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    We need more scientific mavericks
    Posted on Sunday, March 23, 2014 @ 20:58:12 EDT by vlad

    General "Gotta love this letter published in the guardian.com this week. It comes from a number of scientists throughout the world who are obviously frustrated with the barriers being thrown up around them — financial, antiquated procedures and techniques to name a few — and would like to see changes.

    When you speak of scientific mavericks, you might look directly at Improbable Research's annual Ig Nobel awards which recognize the arguably leading edge of maverick scientific work." (Slashdot)

    The Guardian Letter:

    "Science is the belief in the ignorance of experts," said Richard Feynman in the 1960s. But times change. Before about 1970, academics had access to modest funding they could use freely. Industry was similarly enlightened. Their results included the transistor, the maser-laser, the electronics and telecommunications revolutions, nuclear power, biotechnology and medical diagnostics galore that enriched the lives of virtually everyone; they also boosted 20th-century economic growth.

    After 1970, politicians substantially expanded academic sectors. Peer review's uses allowed the rise of priorities, impact etc, and is now virtually unavoidable. Applicants' proposals must convince their peers that they serve national policies and are the best possible uses of resources. Success rates are about 25%, and strict rules govern resubmissions. Rejected proposals are usually lost. Industry too has lost its taste for the unpredictable. The 500 major discoveries, almost all initiated before about 1970, challenged mainstream science and would probably be vetoed today. Nowadays, fields where understanding is poor are usually neglected because researchers must convince experts that working in them will be beneficial.

    However, small changes would keep science healthy. Some are outlined in Donald Braben's book, Promoting the Planck Club: How Defiant Youth, Irreverent Researchers and Liberated Universities Can Foster Prosperity Indefinitely. But policies are deeply ingrained. Agencies claiming to support blue-skies research use peer review, of course, discouraging open-ended inquiries and serious challenges to prevailing orthodoxies. Mavericks once played an essential role in research. Indeed, their work defined the 20th century. We must relearn how to support them, and provide new options for an unforeseeable future, both social and economic. We need influential allies. Perhaps Guardian readers could help?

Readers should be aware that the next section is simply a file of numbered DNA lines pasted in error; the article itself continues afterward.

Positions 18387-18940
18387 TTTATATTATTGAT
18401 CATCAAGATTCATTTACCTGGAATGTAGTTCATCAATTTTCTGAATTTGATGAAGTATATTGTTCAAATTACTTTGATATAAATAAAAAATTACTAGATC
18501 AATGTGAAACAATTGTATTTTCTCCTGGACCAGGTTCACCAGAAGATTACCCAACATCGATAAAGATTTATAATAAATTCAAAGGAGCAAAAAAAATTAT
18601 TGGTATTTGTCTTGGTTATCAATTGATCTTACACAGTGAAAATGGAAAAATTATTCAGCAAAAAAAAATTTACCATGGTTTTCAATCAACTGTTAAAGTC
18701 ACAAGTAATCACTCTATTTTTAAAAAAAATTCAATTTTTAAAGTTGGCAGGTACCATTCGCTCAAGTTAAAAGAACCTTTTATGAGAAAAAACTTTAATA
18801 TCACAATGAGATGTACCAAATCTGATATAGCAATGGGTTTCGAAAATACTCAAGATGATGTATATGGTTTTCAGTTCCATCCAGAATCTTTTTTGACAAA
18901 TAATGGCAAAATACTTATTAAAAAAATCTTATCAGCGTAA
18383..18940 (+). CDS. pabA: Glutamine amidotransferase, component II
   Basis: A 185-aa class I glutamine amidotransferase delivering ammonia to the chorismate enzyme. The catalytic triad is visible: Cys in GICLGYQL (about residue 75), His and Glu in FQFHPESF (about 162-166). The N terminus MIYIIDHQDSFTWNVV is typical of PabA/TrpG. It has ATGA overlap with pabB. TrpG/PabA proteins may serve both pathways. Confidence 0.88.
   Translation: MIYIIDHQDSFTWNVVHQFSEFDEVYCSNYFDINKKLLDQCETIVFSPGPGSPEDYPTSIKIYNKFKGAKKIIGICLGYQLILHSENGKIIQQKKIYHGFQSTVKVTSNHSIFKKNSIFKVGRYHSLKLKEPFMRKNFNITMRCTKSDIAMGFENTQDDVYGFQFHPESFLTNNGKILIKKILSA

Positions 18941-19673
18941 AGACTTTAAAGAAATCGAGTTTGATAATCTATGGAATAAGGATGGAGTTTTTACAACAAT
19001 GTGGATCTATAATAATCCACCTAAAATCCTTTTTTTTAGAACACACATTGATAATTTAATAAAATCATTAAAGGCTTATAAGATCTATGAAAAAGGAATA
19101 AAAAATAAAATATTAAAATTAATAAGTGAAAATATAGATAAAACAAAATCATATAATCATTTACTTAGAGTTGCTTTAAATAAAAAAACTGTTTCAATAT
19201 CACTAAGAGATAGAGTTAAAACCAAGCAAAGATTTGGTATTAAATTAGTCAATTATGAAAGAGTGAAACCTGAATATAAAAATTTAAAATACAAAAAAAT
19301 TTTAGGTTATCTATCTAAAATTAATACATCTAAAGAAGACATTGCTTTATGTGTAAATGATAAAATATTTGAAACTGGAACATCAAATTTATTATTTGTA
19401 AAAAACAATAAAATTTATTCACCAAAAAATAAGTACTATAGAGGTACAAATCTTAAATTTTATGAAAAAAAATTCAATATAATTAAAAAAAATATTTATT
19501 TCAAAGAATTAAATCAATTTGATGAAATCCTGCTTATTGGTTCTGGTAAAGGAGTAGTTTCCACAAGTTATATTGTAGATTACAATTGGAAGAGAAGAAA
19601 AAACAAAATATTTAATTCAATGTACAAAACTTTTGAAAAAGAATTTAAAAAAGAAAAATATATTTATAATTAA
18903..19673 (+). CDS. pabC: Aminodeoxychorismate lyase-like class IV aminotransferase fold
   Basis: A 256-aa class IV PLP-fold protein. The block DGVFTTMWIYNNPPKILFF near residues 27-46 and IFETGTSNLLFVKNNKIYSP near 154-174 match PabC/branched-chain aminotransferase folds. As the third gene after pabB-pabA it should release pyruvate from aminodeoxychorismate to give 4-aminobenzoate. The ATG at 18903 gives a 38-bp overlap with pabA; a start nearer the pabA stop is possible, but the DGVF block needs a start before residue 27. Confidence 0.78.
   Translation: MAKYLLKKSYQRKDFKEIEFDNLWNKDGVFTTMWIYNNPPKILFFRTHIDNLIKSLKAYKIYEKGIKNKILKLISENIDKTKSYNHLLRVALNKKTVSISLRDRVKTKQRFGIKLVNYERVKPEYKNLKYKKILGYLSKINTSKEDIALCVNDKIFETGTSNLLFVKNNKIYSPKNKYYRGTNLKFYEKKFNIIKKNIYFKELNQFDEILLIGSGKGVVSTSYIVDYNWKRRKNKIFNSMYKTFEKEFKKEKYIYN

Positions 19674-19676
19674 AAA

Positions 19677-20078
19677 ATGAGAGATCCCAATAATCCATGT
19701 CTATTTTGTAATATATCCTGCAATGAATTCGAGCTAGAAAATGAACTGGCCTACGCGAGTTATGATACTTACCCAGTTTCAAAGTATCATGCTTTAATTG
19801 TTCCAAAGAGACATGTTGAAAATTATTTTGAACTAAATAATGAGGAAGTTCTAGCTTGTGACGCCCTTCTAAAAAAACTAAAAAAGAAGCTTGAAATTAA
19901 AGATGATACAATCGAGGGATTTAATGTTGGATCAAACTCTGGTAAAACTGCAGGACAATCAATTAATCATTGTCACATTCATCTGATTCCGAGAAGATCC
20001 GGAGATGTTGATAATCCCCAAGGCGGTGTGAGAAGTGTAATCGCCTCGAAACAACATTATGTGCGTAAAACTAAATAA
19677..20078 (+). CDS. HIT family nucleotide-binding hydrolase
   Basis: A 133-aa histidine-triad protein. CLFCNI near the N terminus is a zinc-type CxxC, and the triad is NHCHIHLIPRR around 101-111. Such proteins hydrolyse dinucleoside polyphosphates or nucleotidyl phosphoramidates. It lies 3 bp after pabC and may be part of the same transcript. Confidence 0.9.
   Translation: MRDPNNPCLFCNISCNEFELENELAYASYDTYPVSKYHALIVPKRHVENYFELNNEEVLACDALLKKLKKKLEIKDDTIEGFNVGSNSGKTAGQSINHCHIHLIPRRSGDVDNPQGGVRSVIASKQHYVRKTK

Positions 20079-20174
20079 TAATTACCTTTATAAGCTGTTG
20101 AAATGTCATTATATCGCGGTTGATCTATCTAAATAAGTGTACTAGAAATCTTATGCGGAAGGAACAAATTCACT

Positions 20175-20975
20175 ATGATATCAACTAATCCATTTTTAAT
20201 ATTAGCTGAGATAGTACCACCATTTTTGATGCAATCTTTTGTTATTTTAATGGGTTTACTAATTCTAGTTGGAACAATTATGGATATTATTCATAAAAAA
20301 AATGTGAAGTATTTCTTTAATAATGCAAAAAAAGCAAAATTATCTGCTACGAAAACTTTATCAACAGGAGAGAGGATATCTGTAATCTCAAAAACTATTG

Donald W Braben University College London
    John F Allen Queen Mary, University of London
    William Amos University of Cambridge
    Richard Ball University of Edinburgh
    Tim Birkhead FRS University of Sheffield
    Peter Cameron Queen Mary, University of London
    Richard Cogdell FRS University of Glasgow
    David Colquhoun FRS University College London
    Rod Dowler Industry Forum, London
    Irene Engle United States Naval Academy, Annapolis
    Felipe Fernández-Armesto University of Notre Dame
    Desmond Fitzgerald Materia Medica
    Pat Heslop-Harrison University of Leicester
    Dudley Herschbach Harvard University, Nobel Laureate
    H Jeff Kimble Caltech, US National Academy of Sciences
    Sir Harry Kroto FRS Florida State University, Tallahassee, Nobel Laureate
    James Ladyman University of Bristol
    Nick Lane University College London
    Peter Lawrence FRS University of Cambridge
    Angus MacIntyre FRS Queen Mary, University of London
    John Mattick Garvan Institute of Medical Research, Sydney
    Beatrice Pelloni University of Reading
    Martyn Poliakoff FRS University of Nottingham
    Douglas Randall University of Missouri
    David Ray Bio Astral Limited
    Sir Richard J Roberts FRS New England Biolabs, Nobel Laureate
    Ken Seddon Queen's University of Belfast
    Colin Self University of Newcastle
    Harry Swinney University of Texas, US National Academy of Sciences
    Claudio Vita-Finzi FBA Natural History Museum

    Via: KeelyNet.com



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    "We need more scientific mavericks" | Login/Create an Account | 1 comment | Search Discussion
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    Re: We need more scientific mavericks (Score: 1)
    by vlad on Sunday, March 30, 2014 @ 20:43:01 EDT
    (User Info | Send a Message) http://www.zpenergy.com
    Originally they were probably trying to make it work, but humans don't take failure easily ...  so, a little fake would be fun, eh? ;-)

    Top 10 Perpetual Motion Machines for 2013

    Now, the HopeGirl seems to mean business and has finally open-sourced her Quantum Energy Generator (QEG) giving the blue-prints free to the world:
    http://hopegirl2012.wordpress.com/2014/03/25/qeg-open-sourced/ [hopegirl2012.wordpress.com]

    The jury is still out on this one, says Sterling Alan from pesn.com:
    Quantum Energy Generator (QEG) Open Sourced [pesn.com]


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